Managing Network File Systems in Oracle® Solaris 11.2

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Updated: July 2014

lockd Daemon

The lockd daemon supports record-locking operations on NFS files. The lockd daemon manages RPC connections between the client and the server for the Network Lock Manager (NLM) protocol. The daemon is normally started without any options. You can use three options with this command. You can set these options either from the command line or by setting parameters using the sharectl command. For more information, see the lockd (1M) man page.

Note -  The LOCKD_GRACE_PERIOD keyword and the –g option have been deprecated. The deprecated keyword is replaced with the new grace_period parameter. If both keywords are set, the value for grace_period overrides the value for LOCKD_GRACE_PERIOD.

Like LOCKD_GRACE_PERIOD, the grace_period=graceperiod parameter sets the number of seconds after a server reboot that the clients have to reclaim both NFS Version 3 locks, provided by NLM, and NFS Version 4 locks.

The lockd_retransmit_timeout=timeout parameter selects the number of seconds to wait before retransmitting a lock request to the remote server. This option affects the NFS client-side service. The default value for timeout is 5 seconds. Decreasing the timeout value can improve response time for NFS clients on a “noisy” network. However, this change can cause additional server load by increasing the frequency of lock requests. The same parameter can be used from the command line by starting the daemon with the –t timeout option.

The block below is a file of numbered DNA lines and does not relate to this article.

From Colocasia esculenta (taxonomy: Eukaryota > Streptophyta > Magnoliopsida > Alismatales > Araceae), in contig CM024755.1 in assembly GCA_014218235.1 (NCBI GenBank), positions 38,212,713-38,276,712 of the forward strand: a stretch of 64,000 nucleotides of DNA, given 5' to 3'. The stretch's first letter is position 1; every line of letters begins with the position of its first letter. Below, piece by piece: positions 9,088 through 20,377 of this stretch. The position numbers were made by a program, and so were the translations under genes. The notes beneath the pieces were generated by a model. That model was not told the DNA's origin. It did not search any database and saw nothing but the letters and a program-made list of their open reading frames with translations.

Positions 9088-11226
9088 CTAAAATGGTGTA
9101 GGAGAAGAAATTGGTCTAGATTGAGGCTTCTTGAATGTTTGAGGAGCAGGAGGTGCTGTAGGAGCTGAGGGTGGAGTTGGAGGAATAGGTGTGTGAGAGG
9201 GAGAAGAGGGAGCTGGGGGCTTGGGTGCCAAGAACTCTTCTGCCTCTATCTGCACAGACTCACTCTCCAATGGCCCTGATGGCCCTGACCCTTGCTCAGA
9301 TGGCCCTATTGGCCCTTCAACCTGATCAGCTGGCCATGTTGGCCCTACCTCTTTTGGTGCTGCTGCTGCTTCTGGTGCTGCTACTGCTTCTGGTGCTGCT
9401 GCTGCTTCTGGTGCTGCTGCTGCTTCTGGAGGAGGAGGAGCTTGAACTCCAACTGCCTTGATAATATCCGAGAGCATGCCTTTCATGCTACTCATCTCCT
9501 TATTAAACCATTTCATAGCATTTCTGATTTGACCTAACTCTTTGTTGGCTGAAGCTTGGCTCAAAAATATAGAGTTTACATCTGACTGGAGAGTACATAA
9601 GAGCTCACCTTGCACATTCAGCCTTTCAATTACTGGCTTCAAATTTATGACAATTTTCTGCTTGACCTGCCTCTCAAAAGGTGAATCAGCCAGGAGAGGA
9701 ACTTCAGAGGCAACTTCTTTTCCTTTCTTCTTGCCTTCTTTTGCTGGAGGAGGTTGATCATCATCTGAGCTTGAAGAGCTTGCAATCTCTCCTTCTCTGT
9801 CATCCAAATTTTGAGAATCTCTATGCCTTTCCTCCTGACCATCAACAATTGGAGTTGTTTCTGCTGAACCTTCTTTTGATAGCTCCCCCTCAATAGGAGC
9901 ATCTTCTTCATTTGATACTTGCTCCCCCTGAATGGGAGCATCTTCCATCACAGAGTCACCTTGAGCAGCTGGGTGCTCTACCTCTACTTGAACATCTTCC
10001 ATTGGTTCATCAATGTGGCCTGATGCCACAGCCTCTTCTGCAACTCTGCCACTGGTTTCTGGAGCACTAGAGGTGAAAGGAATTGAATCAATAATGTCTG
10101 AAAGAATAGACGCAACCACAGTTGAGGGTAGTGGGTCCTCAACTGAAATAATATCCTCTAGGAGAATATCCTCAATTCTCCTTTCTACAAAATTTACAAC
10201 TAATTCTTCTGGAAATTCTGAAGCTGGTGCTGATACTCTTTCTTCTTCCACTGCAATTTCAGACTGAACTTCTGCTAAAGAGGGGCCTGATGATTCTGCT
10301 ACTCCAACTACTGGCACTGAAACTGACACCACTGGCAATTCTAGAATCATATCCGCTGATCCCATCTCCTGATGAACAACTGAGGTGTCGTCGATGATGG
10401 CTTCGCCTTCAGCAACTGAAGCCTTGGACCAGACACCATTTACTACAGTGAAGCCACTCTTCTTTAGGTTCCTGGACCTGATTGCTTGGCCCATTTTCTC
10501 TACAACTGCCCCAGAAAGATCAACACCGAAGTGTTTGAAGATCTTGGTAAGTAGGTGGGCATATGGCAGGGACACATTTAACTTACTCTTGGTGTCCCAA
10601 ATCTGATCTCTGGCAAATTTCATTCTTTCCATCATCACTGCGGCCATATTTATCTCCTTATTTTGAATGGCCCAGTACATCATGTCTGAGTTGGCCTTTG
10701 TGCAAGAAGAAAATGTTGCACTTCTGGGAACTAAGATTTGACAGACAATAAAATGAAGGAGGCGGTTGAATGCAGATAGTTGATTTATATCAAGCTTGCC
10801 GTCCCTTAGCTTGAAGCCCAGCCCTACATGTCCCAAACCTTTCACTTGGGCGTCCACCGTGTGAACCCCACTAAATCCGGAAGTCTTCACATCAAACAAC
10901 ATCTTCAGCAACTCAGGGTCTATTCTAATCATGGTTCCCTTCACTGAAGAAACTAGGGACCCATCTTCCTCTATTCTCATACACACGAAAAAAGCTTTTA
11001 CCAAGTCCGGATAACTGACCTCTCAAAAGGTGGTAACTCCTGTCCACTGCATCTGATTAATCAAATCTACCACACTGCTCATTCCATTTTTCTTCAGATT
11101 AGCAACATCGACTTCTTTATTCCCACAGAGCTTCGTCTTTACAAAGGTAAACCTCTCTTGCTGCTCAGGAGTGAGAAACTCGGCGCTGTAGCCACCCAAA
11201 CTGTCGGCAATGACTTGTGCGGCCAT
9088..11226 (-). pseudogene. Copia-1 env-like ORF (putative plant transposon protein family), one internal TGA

The lockd_servers=number parameter specifies the maximum number of concurrent lockd requests. The default value is 1024.

The nthreads parameter specifies the maximum number of concurrent threads that the server can handle. All NFS clients that use UDP share a single connection with the NFS server. Under these conditions, you might have to increase the number of threads that are available for the UDP connection. A minimum calculation would be to allow two threads for each UDP client. However, this number is specific to the workload on the client, so two threads per client might not be sufficient. The disadvantage to using more threads is that when the threads are used, more memory is used on the NFS server. If the threads are never used, however, increasing nthreads has no effect. The same parameter can be used from the command line by starting the daemon with the –nthreads option.